Body oval and somewhat compressed, its depth 1.9 to 2.7 times in SL; dorsal and ventral profiles equally convex, moderately deep. Mouth pointing forward when protracted, with distinct caniniform teeth in both jaws. Gill rakers approximately equal in length to corresponding gill lamellae, 17 to 20 on first gill arch. A single dorsal fin with VIII and 16 soft rays; anal fin with III spines and 13 or 14 soft rays; caudal fin forked. Head scaleless, but scales covering all of body except for breast ahead of a line from base of pectoral fins to origin of anal fin. Body silvery; back greyish, with dark yellow irregular marks extending to below lateral line.
Found in coastal waters. Young enter estuaries. Searches for prey using a protruding pipette-like mouth or by sieving potential food through their gill rakers. Feeds on small fishes, shrimps, other crustaceans, and polychaetes.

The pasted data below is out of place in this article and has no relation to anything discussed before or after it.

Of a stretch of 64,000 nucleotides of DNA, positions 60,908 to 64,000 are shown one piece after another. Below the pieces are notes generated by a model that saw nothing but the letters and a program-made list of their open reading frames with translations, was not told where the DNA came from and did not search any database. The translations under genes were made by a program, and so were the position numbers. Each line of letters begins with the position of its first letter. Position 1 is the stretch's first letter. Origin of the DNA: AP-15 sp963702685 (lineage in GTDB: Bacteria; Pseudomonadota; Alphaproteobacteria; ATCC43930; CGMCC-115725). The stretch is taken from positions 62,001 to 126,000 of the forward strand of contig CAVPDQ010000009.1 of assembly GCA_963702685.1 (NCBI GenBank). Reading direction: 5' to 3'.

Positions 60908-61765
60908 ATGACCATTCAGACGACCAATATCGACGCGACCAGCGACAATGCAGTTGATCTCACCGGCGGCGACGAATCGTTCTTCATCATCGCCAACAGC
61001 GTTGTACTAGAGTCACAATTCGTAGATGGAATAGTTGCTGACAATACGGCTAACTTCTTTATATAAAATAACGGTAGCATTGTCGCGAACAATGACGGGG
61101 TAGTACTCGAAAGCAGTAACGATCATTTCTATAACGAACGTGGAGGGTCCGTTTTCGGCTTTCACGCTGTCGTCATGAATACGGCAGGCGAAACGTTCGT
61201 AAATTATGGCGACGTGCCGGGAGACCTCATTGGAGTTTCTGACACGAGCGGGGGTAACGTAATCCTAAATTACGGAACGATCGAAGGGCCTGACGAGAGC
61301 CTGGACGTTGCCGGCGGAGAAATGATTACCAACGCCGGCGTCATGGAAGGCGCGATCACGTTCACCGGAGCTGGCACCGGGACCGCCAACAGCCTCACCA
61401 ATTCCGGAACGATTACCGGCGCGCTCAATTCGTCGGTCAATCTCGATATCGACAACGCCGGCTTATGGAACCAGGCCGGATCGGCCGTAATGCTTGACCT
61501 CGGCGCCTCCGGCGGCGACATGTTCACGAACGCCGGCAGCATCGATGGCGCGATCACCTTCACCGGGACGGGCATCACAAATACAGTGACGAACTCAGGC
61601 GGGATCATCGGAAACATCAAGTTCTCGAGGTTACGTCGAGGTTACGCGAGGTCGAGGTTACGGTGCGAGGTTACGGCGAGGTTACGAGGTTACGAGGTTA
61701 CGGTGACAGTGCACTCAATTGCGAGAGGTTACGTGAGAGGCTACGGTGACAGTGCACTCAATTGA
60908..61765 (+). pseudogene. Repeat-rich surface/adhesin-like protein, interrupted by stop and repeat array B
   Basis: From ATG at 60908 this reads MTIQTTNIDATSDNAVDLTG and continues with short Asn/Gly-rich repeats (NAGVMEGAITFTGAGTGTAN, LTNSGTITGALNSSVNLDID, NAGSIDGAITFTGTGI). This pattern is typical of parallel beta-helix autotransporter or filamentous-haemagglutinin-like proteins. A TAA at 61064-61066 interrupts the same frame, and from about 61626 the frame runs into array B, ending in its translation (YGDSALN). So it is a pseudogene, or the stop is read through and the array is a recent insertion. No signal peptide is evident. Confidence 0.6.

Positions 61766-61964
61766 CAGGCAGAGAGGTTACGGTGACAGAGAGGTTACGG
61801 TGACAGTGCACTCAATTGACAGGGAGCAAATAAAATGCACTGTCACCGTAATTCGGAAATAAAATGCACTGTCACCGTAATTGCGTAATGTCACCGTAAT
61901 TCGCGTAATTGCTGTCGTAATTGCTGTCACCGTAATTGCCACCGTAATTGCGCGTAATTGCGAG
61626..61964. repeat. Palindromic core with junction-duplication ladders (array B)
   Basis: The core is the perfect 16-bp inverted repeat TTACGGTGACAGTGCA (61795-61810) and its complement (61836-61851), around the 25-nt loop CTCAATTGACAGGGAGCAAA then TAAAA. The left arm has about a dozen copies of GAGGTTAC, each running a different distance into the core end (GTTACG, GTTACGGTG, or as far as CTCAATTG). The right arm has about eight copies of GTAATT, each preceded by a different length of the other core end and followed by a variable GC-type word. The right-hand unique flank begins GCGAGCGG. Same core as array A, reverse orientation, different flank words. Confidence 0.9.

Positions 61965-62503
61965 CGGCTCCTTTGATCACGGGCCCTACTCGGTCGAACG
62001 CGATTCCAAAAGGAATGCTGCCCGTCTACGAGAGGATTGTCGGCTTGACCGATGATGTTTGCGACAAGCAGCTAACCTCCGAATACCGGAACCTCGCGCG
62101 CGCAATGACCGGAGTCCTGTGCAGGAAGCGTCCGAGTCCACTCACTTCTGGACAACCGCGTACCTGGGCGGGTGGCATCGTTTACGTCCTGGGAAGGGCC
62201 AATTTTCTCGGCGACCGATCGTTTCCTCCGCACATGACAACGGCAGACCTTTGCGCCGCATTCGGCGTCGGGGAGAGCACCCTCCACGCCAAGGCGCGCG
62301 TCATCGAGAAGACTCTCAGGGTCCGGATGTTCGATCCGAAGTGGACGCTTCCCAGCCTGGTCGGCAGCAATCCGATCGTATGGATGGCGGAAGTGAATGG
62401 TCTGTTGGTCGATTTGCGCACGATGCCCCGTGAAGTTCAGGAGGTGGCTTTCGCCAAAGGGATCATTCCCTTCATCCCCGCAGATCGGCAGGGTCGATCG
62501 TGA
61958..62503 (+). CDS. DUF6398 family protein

Distributed in the Indo-Pacific from Red Sea and the east African coast (30° to about 50°S), including Madagascar, Seychelles, Réunion Islands and Mauritius to Australia and Tahiti. In Western Pacific, recorded as far north as the Ryukyus. It is foun
Sold fresh and dried salted; also made into fishmeal.
Found in shallow inshore coastal waters over silty bottoms (Ref.
). Young enters mangrove estuaries or silty reef areas (Ref.
). Searches for prey using a protruding pipette-like mouth or by sieving potential food through their gill rakers (Ref.
). Feeds on small fishes, shrimps, other crustaceans, and polychaetes. Sold fresh and dried salted; also made into fishmeal.
Life cycle and mating behavior
, 1984. Leiognathidae. In W. Fischer and G. Bianchi (eds.) FAO species identification sheets for fishery purposes. Western Indian Ocean (Fishing Area 51). Vol. 2. FAO, Rome. pag. var. (Ref.